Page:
- Problem Statement.
- A
**main()**with the examples compiled in. - A skeleton that compiles with
**main.cpp**. -
**Problem Given in Topcoder**: April, 2017 -
**Competitors who opened the problem**: 883 -
**Competitors who submitted a solution**: 783 -
**Number of correct solutions**: 626 -
**Accuracy (percentage correct vs those who opened)**: 70.9% -
**Average Correct Time**: 22 minutes, 32 seconds.

The challenge, from a programming point of view, is what data structures you should use for
the ping pong table, and for the queue of waiting competitors. I'm going to suggest that you
use a **set** for the table. When there are two competitors, the size of the **set**
will be two, and since the skill
levels are all different, the loser will be the first element of the **set**, and the winner
will be the second element (which is the last element). That's nice.

For the queue, I suggest either a **list** or a **deque**. The reason is that you are
always pushing to the back and popping off the front. Both the **list** and **deque**
data structures support those operations in constant time.

With those data structures, you simply simulate the system, and at the end, you create the
return vector from the **set**.

Let's walk through Example 1, where the

Queue = { 1, 2, 3 }. Table = {}. Last-winner = -1. Consecutive = 0. Games-played = 0.Now, we play the first game -- while the table size is less than two, pop a player off the front of the queue, and insert the player into the table. Here's the state of our system after this step:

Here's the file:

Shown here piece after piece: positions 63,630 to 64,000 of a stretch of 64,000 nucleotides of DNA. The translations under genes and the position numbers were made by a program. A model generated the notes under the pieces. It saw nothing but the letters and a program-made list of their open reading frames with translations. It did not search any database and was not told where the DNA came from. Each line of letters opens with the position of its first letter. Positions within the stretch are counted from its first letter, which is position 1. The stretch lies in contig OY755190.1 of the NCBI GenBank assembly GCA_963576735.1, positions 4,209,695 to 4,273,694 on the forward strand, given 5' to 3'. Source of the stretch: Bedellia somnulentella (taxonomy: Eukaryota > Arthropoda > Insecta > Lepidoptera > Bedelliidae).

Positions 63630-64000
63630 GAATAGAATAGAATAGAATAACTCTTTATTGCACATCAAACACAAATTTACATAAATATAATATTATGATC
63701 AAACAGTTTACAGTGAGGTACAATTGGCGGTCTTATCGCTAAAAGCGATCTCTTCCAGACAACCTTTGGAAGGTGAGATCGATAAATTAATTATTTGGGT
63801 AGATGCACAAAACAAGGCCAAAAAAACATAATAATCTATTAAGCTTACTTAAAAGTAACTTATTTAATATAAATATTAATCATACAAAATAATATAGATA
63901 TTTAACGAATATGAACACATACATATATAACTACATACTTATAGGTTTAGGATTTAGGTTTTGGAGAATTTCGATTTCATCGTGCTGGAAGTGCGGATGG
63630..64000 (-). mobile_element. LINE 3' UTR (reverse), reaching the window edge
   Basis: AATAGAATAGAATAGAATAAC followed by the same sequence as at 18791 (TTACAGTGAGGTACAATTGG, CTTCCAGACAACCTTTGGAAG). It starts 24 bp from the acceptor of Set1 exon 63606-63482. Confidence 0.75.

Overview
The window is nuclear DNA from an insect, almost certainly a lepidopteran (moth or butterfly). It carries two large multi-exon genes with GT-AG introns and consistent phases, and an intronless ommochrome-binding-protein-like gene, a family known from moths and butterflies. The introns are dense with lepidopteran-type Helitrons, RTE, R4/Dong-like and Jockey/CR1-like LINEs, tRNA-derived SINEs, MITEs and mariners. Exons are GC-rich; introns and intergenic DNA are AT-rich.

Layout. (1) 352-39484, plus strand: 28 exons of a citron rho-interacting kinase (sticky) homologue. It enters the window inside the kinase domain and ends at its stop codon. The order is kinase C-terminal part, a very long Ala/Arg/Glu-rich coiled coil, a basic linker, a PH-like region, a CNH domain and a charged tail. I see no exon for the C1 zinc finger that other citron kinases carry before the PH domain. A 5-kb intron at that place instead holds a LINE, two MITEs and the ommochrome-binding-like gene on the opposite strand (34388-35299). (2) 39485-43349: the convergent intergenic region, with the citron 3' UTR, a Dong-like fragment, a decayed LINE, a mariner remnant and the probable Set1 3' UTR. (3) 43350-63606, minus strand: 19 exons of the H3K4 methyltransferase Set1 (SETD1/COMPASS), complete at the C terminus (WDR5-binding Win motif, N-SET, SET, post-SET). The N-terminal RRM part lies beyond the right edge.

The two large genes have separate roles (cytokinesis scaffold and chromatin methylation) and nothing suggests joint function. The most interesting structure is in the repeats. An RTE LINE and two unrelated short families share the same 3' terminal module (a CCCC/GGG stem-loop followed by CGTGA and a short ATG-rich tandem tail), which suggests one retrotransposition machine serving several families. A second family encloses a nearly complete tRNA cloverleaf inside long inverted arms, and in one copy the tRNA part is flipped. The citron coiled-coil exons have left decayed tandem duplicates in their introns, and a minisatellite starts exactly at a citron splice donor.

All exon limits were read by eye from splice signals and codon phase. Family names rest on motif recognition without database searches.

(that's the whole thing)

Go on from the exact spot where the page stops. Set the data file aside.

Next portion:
Queue = { 3 }. Table = { 1, 2 }. Last-winner = -1. Consecutive = 0. Games-played = 0.Now, we look at the table to see who won, and update the stats:

Queue = { 3 }. Table = { 1, 2 }. Last-winner = 2. Consecutive = 1. Games-played = 1.At this point, we need to prepare for the next game. We erase the loser from the table, and push it to the back of the queue. If the winner has won its threshold of games, you do the same with the winner. Here, the winner has only won one consecutive game, so we don't do anything with the winner. Here's the state of the system:

Queue = { 3, 1 }. Table = { 2 }. Last-winner = 2. Consecutive = 1. Games-played = 1.Now, we play the second game -- while the table size is less than two, pop a player off the front of the queue, and insert the player into the table:

Queue = { 1 }. Table = { 2, 3 }. Last-winner = 2. Consecutive = 1. Games-played = 1.Three is the winner -- we'll erase two from the set, and then update the stats:

Queue = { 1, 2 }. Table = { 3 }. Last-winner = 3. Consecutive = 1. Games-played = 2.Now the third game -- 1 goes from the queue to the table:

Queue = { 2 }. Table = { 1, 3 }. Last-winner = 3. Consecutive = 1. Games-played = 2.Three wins, so we move 1 to the queue and update the stats. Since 3 has now won two consecutive games, we also move 3 to the queue. Here's the state of the system:

Queue = { 2, 1, 3 }. Table = { }. Last-winner = 3. Consecutive = 2. Games-played = 3.Time to start game 4 -- 2 and 1 are moved to the table, and we update the stats:

Queue = { 3 }. Table = { 1, 2 }. Last-winner = 2. Consecutive = 1. Games-played = 4.Since the number of games played equals